Women’s March / Smoked & Stacked / Buttercream Bakeshop

We live so close that we felt it would be wrong not to attend Saturday’s Women’s March on Washington. While this is a food blog, of course, it was nice to be there and feel like we were part of something important.

Women’s March on Washington

Around 1:00pm we got hungry for lunch. We didn’t have anything in mind other than walking north, away from the Mall. A few miles later we ended up in Shaw at Smoked & Stacked, Marjorie Meek-Bradley’s new deli and sandwich shop. Chef Marjorie is a bit of a celebrity from last season’s Top Chef, so we were star struck to see her in the kitchen preparing sandwiches.

Smoked and Stacked

Smoked & Stacked is counter-serve restaurant, but I would not call it fast-casual. For example, it doesn’t have that assembly line atmosphere that is a hallmark of fast-casual restaurants. Instead, Smoked & Stacked has a chef-driven menu that clearly had a lot of thought put into them.   While you can customize your sandwich, it’s probably best to stick the featured sandwiches.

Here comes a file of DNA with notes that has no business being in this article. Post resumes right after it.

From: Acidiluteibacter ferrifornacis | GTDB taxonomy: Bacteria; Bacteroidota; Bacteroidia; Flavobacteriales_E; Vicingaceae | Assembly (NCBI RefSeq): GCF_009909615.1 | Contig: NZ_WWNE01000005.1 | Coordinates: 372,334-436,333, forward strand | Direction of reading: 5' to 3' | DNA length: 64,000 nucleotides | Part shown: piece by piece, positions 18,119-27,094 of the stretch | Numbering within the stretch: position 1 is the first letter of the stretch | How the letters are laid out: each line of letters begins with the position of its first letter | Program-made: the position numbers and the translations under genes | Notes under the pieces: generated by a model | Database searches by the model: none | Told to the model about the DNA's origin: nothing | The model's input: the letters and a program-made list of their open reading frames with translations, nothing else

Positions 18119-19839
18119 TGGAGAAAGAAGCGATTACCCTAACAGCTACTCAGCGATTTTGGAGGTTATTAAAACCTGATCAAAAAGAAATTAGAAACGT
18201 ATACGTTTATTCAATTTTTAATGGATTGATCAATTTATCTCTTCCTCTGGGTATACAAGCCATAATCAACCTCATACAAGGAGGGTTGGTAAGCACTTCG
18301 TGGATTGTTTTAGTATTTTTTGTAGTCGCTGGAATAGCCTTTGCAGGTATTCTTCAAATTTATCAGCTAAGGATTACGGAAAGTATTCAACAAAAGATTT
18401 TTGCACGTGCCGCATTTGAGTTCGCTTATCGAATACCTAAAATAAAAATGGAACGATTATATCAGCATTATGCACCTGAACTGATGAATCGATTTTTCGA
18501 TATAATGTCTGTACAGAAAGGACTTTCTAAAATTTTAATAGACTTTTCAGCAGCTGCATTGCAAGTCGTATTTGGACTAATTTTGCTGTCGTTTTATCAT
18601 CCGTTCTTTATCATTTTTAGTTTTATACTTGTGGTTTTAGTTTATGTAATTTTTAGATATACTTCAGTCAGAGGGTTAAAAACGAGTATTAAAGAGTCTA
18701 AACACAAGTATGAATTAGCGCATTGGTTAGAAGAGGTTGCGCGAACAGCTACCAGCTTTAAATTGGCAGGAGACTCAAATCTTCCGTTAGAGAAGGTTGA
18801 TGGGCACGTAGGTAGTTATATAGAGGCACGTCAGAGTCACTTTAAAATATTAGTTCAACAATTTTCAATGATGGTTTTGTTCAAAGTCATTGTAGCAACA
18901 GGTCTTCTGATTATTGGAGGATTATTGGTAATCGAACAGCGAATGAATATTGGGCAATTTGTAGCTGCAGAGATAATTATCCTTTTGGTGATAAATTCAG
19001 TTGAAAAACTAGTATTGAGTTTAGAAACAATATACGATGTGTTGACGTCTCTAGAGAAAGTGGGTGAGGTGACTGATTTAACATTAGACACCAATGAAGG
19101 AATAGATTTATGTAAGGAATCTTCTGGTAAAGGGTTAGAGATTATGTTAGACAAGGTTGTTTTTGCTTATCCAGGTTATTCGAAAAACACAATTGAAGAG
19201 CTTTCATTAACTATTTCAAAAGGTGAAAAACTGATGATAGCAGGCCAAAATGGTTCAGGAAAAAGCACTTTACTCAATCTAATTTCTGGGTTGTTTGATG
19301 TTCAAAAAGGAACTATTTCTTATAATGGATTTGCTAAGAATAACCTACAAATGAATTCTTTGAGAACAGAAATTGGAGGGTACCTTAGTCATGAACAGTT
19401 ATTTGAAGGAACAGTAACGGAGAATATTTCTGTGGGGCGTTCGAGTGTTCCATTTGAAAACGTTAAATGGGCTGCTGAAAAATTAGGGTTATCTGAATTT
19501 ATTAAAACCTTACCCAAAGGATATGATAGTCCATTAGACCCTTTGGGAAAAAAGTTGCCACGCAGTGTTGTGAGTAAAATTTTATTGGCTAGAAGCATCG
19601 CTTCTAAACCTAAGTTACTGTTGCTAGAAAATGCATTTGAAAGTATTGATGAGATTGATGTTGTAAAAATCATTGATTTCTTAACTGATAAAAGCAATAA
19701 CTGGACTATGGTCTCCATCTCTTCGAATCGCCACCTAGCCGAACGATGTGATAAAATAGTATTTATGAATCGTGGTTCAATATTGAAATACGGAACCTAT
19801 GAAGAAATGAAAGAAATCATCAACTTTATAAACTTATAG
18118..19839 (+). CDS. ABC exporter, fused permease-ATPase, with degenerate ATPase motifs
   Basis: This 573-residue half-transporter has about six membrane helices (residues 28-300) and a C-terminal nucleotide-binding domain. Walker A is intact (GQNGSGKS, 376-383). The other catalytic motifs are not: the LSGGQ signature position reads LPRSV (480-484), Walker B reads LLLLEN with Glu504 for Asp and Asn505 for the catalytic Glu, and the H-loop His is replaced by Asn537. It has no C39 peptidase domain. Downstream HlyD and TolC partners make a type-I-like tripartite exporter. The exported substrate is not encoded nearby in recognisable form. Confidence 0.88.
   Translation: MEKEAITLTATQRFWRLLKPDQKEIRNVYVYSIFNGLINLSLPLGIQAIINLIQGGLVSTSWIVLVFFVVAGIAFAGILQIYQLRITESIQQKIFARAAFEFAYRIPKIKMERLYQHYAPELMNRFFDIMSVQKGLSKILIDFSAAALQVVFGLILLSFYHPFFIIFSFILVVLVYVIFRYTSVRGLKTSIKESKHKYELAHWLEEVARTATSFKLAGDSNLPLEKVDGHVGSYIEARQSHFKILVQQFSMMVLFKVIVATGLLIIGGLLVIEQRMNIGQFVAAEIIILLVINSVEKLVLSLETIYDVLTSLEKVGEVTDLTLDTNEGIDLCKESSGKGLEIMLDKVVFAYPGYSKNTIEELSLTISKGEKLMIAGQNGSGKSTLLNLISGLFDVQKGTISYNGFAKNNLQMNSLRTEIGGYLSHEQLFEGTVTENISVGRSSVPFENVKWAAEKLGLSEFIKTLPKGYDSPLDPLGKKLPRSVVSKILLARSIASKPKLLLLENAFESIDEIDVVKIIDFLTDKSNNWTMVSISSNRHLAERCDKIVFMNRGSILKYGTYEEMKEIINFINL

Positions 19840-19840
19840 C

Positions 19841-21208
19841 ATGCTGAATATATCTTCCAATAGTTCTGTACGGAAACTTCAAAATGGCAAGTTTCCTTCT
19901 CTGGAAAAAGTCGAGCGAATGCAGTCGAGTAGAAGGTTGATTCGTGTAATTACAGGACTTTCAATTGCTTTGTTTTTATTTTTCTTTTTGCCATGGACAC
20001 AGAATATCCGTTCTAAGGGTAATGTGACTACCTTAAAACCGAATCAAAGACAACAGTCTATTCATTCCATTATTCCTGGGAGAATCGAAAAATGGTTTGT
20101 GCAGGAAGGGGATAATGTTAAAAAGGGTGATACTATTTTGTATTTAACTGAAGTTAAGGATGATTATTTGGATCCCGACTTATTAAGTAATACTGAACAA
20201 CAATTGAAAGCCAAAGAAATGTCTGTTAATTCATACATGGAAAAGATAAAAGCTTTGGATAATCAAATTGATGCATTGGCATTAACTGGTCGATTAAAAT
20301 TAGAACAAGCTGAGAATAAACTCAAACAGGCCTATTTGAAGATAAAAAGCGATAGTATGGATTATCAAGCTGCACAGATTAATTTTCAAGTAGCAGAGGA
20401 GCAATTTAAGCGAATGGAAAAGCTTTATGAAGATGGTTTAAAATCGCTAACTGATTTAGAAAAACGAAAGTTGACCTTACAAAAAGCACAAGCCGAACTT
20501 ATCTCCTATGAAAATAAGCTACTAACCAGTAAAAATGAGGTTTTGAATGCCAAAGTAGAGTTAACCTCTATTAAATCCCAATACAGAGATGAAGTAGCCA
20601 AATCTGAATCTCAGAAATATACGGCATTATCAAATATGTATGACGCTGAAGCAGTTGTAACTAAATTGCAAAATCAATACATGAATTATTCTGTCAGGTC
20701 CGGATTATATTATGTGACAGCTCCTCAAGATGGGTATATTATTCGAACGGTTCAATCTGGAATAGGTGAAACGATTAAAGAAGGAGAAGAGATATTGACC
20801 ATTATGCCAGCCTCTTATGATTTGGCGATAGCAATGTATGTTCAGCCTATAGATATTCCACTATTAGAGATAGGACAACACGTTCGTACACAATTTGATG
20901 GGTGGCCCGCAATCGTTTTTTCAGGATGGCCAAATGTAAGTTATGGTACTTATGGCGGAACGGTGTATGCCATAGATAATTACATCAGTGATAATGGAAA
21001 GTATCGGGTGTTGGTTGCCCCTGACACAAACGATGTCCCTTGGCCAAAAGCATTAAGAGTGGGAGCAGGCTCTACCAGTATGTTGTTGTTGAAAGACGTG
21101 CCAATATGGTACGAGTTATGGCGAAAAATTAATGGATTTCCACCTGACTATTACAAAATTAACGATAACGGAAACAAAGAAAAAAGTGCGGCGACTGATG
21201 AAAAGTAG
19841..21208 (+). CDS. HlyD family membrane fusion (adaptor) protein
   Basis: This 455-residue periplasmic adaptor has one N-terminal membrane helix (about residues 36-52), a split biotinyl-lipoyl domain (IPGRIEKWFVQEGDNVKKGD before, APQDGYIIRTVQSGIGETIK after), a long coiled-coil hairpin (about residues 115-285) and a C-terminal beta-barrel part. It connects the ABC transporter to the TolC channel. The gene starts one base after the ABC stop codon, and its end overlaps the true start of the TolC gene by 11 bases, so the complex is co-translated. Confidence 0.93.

The star of the show is the housemade pastrami, so we could not miss that. We shared “The Stacked”, which is pastrami, slaw and Dijon mustard on a sea-salt topped milkbread bun. The moist and meaty warm pastrami gets a cool crunch from the slaw. The best part, though, may be the sweet and pillowy milkbread. In fact, it’s so good that it distracts a bit from the pastrami. Still, the chef can’t be faulted if her bread tastes too good.

Smoked and Stacked housemade pastrami

The sandwiches are substantial in size and would make a hearty lunch. We shared one, plus a bag of Route 11 potato chips, so that we would have room for dessert. Conveniently, Buttercream Bakeshop is directly across 9th Street, NW. The much anticipated bakery is a partnership between former Neighborhood Restaurant Group pastry chef Tiffany MacIsaac and cake decorator Alexandra Muddy-Till.

Buttercream Bakeshop